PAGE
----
# Visualization of Hydrogen Lesson

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# Lesson Plan - Visualization of Hydrogen Wave Functions

## Audience

The visualization of hydrogen activity is designed for use in an undergraduate level course in physics, chemistry, mathematics, or computational science.

In an undergraduate mathematics or computational science course, this activity could be used to illustrate graphical display of multivariable functions.

In a physics or chemistry course, this activity could be used to introduce the interpretation of the electron cloud and the shapes of different orbitals.

## Solutions

• The l=0 term plotted as a polar plot from 0 to pi will simply look like a half-circle. The l=1 term will vary depending on some choices the students make in visualizing it. The biggest choice will be how to handle the sign. If they simply draw in the opposite direction for negative r, they will get a circle, but half of the circle would actually appear in a quadrant not studied by the possible range of angle in the problem. A better solution would be to either plot the absolute value of the function (for which it would appear as two half circles), to add a constant offset to the function (with an offset of 1, it would appear as half of a cardiod), or to plot the square of the function (which looks similar to the absolute value, but "thinner").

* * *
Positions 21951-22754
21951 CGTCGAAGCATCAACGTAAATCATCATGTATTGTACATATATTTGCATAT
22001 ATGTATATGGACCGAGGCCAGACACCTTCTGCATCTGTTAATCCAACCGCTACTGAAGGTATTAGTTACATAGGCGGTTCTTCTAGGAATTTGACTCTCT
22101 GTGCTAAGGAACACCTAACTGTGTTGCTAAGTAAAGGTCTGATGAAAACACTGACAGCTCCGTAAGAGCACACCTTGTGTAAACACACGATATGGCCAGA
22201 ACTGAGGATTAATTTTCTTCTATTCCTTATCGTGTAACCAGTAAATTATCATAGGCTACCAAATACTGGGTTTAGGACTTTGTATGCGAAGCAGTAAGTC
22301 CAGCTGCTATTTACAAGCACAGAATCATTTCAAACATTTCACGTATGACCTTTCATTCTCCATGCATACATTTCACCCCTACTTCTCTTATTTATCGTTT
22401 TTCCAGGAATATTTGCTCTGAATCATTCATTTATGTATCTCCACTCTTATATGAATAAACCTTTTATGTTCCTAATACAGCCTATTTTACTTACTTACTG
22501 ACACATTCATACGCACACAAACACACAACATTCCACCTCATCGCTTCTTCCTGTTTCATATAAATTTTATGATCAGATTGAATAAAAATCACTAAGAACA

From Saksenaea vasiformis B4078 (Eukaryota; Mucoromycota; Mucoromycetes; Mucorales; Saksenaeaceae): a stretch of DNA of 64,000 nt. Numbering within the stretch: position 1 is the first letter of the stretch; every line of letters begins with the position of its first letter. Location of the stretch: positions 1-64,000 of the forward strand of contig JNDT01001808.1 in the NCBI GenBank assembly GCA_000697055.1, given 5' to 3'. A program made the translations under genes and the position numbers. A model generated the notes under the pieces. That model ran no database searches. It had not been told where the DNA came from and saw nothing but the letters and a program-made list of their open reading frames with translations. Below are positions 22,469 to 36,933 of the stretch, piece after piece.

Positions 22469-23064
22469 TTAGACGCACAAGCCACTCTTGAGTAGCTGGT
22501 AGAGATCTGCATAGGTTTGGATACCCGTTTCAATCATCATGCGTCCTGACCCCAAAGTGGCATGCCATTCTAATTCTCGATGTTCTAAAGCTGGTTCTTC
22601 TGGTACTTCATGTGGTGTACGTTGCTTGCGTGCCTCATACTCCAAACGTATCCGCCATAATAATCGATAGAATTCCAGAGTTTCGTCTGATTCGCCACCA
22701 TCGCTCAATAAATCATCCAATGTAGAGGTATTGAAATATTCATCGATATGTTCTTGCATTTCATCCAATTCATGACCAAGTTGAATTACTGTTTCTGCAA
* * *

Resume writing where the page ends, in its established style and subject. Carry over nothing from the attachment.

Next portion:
Higher order variants will start to show structure at angles close to 1/2 pi, and changes in sign. The number of different regions of the curve, where the regions are defined by change in sign, will be equal to l+1.

• As the radial energy level increases, the likely position of the electron moves further out from the nucleus, and starts to have multiple peaks, with regions of high and low probability appearing as rings leading out from the center of the atom.
• Looking at the square of the wave function, the student should see that the extra detail towards phi = 1/2 pi shows up as "rings" around the z-axis. The higher angular energy levels will have more rings.
• The energy levels for which m is not equal to zero is characterized by a change in having the electron most likely to be found along the z-axis to having the electron most likely to be found at angles of phi = pi / 2. The l=1, m=1, n=0 state is shaped like a donut.